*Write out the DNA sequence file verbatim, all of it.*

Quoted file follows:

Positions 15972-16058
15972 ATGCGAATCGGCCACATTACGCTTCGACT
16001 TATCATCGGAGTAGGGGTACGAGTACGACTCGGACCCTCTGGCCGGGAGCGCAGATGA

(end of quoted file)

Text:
Positions 15972-16058
15972 ATGCGAATCGGCCACATTACGCTTCGACT
16001 TATCATCGGAGTAGGGGTACGAGTACGACTCGGACCCTCTGGCCGGGAGCGCAGATGA